A controversial police raid of the popular Capitol Hemp stores in Washington, D.C. has become more interesting with the release of the affidavit filed by an undercover officer seeking a judge’s approval to search the premises for evidence of drug paraphernalia distribution. Police allege that water pipes and other tobacco accessories sold at the stores were intended for illegal use, and their evidence includes the fact that Capitol Hemp sold Flex Your Rights DVDs!

Check out this section from the search warrant affidavit, available in full at DCist:

4. While your Affiant was looking at the smoking devices U/C [redacted] observed a DVD that was for sale entitled "10 Rules for Dealing with Police". The DVD gave the following listed topics that were covered as:

     A. Deal with traffic stops, street stops and police at your door.

     B. Know your rights and maintain your cool, and;

     C. Avoid common police tricks and prevent humiliating searches.

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Victory! NYPD Chief Orders Stop to Improper Marijuana Arrests

On Friday NYPD Commissioner Raymond Kelly issued a directive to all precincts ordering them to stop arresting New Yorkers for small quantities of marijuana if the marijuana is not in plain view.

This is a major reversal for a department that took great pride in its aggressive policing policy. Conducting 600,000 stop-and-frisks, the NYPD made more than 50,000 marijuana possession arrests in 2010. Although marijuana is decriminalized in New York, making possession only a ticketable offense, police have exploited a loophole in the law, routinely tricking and intimidating citizens into "voluntarily" revealing their contraband. This so-called "brandishing" of marijuana is a misdemeanor crime.

The widespread abuse of this tactic inspired the street stop scenes in our two films, BUSTED: The Citizen’s Guide to Surviving Police Encounters and 10 Rules for Dealing with Police .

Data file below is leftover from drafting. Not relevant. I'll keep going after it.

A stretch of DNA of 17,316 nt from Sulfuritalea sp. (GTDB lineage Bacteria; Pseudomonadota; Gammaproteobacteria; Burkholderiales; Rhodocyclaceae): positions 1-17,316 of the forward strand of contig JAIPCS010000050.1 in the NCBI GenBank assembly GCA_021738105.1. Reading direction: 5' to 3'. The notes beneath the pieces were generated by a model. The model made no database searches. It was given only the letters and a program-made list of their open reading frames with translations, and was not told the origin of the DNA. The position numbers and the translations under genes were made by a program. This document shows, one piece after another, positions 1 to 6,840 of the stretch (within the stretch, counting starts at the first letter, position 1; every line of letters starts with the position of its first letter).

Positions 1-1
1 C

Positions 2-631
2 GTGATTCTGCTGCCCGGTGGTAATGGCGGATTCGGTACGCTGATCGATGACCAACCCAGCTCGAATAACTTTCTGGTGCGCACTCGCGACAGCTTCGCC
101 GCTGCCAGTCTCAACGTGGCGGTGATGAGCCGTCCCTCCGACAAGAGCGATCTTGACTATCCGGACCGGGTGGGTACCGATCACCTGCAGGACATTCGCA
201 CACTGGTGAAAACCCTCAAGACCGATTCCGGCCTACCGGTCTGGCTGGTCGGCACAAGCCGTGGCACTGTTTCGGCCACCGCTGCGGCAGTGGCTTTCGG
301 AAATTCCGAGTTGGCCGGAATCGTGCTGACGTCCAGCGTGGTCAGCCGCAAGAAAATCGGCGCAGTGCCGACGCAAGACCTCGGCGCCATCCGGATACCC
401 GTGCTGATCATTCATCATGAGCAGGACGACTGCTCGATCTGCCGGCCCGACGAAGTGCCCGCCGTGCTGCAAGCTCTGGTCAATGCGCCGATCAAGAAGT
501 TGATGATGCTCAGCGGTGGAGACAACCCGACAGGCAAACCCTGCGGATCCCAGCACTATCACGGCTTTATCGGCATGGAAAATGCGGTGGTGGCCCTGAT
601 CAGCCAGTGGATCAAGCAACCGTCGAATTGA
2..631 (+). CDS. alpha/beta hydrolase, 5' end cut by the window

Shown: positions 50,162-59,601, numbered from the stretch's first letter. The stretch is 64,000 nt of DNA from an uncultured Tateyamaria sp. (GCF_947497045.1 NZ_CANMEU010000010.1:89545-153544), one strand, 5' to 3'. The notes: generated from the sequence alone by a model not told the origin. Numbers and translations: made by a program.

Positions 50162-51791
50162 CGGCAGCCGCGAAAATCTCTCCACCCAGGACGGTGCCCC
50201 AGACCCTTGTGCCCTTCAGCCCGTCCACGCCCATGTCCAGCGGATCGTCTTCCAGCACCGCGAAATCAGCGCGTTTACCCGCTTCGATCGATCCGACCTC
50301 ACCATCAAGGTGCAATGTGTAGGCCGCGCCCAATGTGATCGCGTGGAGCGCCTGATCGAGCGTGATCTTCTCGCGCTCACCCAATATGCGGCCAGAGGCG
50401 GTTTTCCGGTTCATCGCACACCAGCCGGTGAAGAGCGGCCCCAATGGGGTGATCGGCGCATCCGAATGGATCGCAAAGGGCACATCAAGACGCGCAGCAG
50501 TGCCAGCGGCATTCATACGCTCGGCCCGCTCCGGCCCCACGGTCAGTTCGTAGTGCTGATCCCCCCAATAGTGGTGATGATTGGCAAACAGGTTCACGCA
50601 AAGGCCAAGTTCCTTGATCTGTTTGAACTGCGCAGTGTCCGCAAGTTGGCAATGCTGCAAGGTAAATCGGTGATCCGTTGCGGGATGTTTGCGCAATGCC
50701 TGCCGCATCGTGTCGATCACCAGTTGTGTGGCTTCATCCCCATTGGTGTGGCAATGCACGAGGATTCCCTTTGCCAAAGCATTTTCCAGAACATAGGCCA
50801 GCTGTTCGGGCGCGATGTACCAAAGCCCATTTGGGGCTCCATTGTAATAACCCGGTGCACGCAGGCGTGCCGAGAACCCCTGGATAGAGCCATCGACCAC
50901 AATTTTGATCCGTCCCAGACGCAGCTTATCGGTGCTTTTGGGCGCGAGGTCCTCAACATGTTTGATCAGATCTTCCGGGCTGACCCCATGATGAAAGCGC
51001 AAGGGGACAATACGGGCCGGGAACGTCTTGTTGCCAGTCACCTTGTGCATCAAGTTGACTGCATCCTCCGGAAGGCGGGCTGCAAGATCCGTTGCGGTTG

The campaign to end the arrests was led by the Drug Policy Alliance (a major Flex funder). According to DPA’s Evan Goldstein, Flex videos played an important role in the effort.

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How to Stop a Police Search (Texas Style)

We just added this gem to our growing Success Stories page

I recently got pulled over by the Texas Highway Patrol for an expired registration.

The cops double-teamed me — one at the passenger-side window and one at the driver’s side window, both talking to me at the same time, trying to confuse me. Each took turns sticking their heads as far as they could inside the car, looking around, and inhaling deeply.

After about five minutes of continuous sniffing, I finally asked one of the officers if everything was okay. "Just making sure you don’t have any weapons. It’s a safety thing. You mind if we take a look around?"

Of course, I knew the response. "I know you’re just doing your job, but I don’t consent to any searches."

About ten minutes into the encounter, one of the cops excitedly pointed at my cup holder. "Sir! What’s that white residue on your cup holder? I need to be sure that’s not something dangerous!"

I explained that the white residue was dust — dead skins cells and detritus that you normally see in a dirty-ass car like mine.

Anyway, I kept cool, asserted my rights in a calm manner, didn’t consent, and drove away without being searched. Not that I had anything to hide, but it felt good to assert my rights.

 Thanks for helping me do that.

— Paul from Texas